Sales tax revenues continue steady climb

Robust sales in February brought another healthy sales tax check from the state this month.
According to the latest numbers from Texas Comptroller Glenn Hegar’s office, the City of Gladewater’s allocation for April is 9.17 percent more than the same month last year, $125,019.09 compared to $114,502.46 in April ‘23.
That puts the community at 29 consecutive months of year-to-year gains – and then some – according to interim City Manager Charlie Smith.
For the year-to-date, City Hall’s coffers are heavier by 9.24 percent compared to the same time in 2023.
The exact cause of the recent, and ongoing, increase in returns is a bit nebulous. There are a myriad of factors at play, Smith confirmed, from out-of-town visitor dollars to new business ventures and active retail outlets.
“It’s not 100 percent inflation,” he said. “To me, I’m seeing more and more people downtown.”
Smith credits the ongoing revitalization and resurgence of Gladewater’s shopping district with drawing more out-of-town visitors in addition to locals. Likewise, he said, destination restaurants like Skipper’s Pier and new offerings like Manni’s Italian Kitchen are boosting the local economy as well.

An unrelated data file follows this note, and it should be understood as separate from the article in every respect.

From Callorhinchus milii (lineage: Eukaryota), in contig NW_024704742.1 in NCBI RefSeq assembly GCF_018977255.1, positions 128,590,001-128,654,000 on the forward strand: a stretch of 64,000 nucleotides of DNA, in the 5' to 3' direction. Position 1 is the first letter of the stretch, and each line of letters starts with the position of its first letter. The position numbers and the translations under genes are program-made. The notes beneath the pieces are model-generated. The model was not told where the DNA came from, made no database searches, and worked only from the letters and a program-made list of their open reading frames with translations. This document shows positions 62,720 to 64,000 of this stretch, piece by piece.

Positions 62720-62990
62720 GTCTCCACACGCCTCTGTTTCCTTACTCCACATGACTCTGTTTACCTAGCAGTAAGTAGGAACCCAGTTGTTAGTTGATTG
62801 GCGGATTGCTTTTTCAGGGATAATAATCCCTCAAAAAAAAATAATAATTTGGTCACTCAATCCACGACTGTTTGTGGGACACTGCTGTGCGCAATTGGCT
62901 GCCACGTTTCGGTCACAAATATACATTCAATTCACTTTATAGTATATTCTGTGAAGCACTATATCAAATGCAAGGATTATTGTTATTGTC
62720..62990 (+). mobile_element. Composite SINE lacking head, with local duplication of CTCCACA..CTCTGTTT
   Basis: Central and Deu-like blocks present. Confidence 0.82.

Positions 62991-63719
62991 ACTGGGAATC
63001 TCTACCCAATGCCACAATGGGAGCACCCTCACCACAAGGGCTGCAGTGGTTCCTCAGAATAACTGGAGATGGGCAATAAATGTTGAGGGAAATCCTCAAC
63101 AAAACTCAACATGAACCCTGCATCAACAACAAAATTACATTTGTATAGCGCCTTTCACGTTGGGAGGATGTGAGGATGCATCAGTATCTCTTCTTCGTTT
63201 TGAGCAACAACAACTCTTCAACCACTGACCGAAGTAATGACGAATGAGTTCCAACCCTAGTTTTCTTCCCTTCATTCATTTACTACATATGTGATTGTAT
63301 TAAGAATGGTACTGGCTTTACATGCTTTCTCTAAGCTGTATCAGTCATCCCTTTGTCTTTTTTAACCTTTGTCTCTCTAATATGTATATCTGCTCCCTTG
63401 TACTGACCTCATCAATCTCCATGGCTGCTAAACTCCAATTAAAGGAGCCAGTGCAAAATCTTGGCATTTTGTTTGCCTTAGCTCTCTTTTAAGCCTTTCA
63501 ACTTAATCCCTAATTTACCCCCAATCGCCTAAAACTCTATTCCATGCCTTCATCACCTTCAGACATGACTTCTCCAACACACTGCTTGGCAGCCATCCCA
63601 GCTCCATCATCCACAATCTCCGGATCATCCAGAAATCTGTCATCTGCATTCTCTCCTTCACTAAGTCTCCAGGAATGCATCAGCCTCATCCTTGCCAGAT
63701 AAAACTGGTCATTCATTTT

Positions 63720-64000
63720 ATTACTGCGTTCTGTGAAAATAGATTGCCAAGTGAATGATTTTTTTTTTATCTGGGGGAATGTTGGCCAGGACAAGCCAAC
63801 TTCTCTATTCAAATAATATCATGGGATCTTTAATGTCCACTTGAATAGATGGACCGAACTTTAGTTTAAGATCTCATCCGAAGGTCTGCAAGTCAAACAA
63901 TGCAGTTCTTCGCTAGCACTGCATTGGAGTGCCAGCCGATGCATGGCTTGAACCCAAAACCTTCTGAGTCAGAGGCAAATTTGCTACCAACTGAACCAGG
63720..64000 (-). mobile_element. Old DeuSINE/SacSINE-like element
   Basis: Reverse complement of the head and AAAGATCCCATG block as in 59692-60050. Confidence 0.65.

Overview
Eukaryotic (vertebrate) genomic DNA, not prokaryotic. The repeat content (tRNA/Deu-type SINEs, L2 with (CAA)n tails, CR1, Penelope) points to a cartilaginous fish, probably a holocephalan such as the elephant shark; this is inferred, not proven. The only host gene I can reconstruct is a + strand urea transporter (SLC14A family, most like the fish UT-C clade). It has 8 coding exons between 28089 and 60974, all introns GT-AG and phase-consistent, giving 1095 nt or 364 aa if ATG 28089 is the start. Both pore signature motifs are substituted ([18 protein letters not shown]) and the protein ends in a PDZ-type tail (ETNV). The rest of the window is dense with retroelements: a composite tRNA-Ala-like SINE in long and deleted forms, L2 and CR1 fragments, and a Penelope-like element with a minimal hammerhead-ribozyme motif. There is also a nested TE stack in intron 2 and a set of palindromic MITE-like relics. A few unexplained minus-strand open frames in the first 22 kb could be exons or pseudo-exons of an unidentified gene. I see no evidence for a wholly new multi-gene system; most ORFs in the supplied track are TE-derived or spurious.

“I think the restaurants are going to be a big part of it.”
In addition to tourists and residents, Gladewater seems to be benefiting from an increasing amount of commerce from travelers’ pit-stops and, also, from activity at local dollar stores.
“There’s just a lot of traffic that passes through here,” Smith said, noting healthy activity at well-placed convenience stores. Similarly, roughly half-a-dozen small retailers are undoubtedly contributing to overall customer traffic, too, with combined sales to rival a ‘Big Box’ retailer: “There’s sales tax right there.”
Smith also sees healthy progress in the number of constant free-to-the-public activities that draw outside dollars into the community.
“We have some kind of event every month,” he added, such as Gusher Days this weekend. “That drags people in from all over. There’s no telling how many folks from out of town are going to be here just for that, and the tax dollars spent. Then, the rodeo’s coming to town.
“I think Gladewater just has a lot to offer, and we’re benefiting from that as a city.”
Notably, sales tax allocations from the state are based on activity two months prior – returns won’t show an impact from Gusher Days, for example, until June.
“We’ll see what that does.”
Statewide, Hegar’s office distributed approximately $1.03 billion in monthly sales tax revenue to cities, counties, transit systems and special purpose districts statewide. Across Texas, April’s sales tax allocations (from February sales by monthly-filing businesses) exceeded the prior year by 5.5 percent.

– By James Draper


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